9 Reasons Why BPT is a Great Testing Framework

Is HP Business Process Testing (BPT) a great framework for testing? I think so. Here are 9 reasons why, in no particular order:

 

1) You can build and run tests quickly and easily

BPT speeds up test creation, maintenance and execution through reuse of components. 

 

2) You don’t have to be an automation expert to use BPT

Manual testers, automation engineers, and subject matter experts can all use BPT effectively. 

 

3) People in different testing roles can all work together

BPT helps you document your components and tests, including screenshots, how they should be used, etc. This makes it easy for people with different roles and skillsets to share each other’s assets.

 

4) You can run the same test automatically and manually

You’re free to choose how to run your tests. And if you want to automate your existing manual tests, you can continue to run them manually until you’ve completed the automation.

 

5) You don’t need to build your own framework

Creating a framework is expensive and time consuming. You avoid all of that with BPT, which gives you everything you need out of the box, and is fully customizable so that you can tailor it to the way you and your organization work.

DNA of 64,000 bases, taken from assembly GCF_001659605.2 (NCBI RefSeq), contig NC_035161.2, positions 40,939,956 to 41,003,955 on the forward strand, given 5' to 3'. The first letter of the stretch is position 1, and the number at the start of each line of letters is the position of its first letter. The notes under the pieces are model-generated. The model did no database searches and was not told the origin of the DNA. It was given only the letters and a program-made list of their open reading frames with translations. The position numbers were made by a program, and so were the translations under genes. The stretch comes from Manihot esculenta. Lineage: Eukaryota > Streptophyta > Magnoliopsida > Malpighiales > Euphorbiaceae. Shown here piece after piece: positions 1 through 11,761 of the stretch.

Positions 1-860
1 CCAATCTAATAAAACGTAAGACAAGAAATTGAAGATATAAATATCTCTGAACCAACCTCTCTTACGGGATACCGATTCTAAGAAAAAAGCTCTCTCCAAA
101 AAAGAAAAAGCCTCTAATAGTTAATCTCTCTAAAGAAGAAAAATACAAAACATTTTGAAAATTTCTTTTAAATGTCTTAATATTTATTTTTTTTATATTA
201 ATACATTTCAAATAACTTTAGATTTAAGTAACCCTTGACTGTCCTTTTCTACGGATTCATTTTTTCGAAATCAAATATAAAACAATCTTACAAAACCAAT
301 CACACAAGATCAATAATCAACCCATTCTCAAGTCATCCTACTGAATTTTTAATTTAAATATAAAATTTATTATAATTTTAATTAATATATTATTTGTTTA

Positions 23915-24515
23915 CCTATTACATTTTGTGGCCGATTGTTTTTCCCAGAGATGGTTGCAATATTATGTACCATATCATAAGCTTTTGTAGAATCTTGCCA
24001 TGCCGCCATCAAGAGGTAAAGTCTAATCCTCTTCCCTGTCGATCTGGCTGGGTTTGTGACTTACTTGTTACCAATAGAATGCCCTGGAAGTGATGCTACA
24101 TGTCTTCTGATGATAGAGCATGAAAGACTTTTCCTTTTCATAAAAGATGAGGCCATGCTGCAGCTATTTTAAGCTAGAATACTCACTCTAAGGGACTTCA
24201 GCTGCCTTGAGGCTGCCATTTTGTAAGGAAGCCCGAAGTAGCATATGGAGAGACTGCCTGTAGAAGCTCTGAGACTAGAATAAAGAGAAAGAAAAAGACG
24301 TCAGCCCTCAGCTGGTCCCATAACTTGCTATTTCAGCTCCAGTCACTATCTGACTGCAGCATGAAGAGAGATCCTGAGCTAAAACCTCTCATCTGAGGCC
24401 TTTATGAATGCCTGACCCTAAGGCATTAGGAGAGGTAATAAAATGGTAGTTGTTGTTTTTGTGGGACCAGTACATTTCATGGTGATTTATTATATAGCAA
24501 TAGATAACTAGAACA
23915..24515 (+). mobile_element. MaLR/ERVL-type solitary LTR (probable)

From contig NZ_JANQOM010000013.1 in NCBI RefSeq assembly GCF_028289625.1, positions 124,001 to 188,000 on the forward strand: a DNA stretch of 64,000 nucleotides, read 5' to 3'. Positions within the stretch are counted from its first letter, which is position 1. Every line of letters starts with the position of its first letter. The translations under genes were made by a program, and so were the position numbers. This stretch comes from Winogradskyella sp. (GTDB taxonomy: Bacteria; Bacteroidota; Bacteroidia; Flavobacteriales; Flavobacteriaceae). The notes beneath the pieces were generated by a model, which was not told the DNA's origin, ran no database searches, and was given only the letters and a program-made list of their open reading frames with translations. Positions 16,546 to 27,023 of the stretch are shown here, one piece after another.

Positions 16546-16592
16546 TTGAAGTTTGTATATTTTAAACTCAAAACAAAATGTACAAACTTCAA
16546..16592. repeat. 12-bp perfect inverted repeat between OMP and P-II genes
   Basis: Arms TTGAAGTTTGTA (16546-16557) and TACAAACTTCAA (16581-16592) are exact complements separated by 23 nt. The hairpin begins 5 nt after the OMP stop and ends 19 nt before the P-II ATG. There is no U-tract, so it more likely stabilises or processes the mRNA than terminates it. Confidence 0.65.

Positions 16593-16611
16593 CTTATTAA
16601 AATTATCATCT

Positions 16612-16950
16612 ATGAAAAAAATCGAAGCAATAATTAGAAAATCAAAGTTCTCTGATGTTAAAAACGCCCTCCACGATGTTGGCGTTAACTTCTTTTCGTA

6) You can easily create and update tests for SAP, Oracle, and other so-called ‘packaged applications’

You can use pre-configured test assets such as those offered by TurnKey to save time and effort in testing leading ERP and CRM applications. 

 

7) Testing can start early

Keywords and components can be defined before the application has been delivered for testing, so you can design tests earlier in the software development lifecycle.

 

8) You’re encouraged to plan your testing activities in advance

BPT helps you think about what you’re going to test, how you’re going to test it, and the components and other assets you’ll need.

 

9) BPT is fully integrated with HP’s test management and testing tools

BPT is tightly integrated with lots of HP tools – for example, Application Lifecycle Management, QuickTest, Service Test, Sprinter, etc., so you don’t need to learn a whole new set of tools.

 

What do you think makes BPT a great testing framework? Let me know in the comments area below.

Comments
Honored Contributor | ‎10-26-2012 07:08 AM

Points 7 & 8 are the biggest. Allowing QA from the business perspective to begin upfront will help reduce the risk both from a testing and process perspective. BPT should then when properly used and implemented create efficiencies and allow issues to be found and addressed before they are introduced within the life cycle.

 

 

 

Best regards,

 

John Scarpino, D.Sc.

 

 

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About the Author
Malcolm is a functional architect, focusing on best practices and methodologies across the software development lifecycle.


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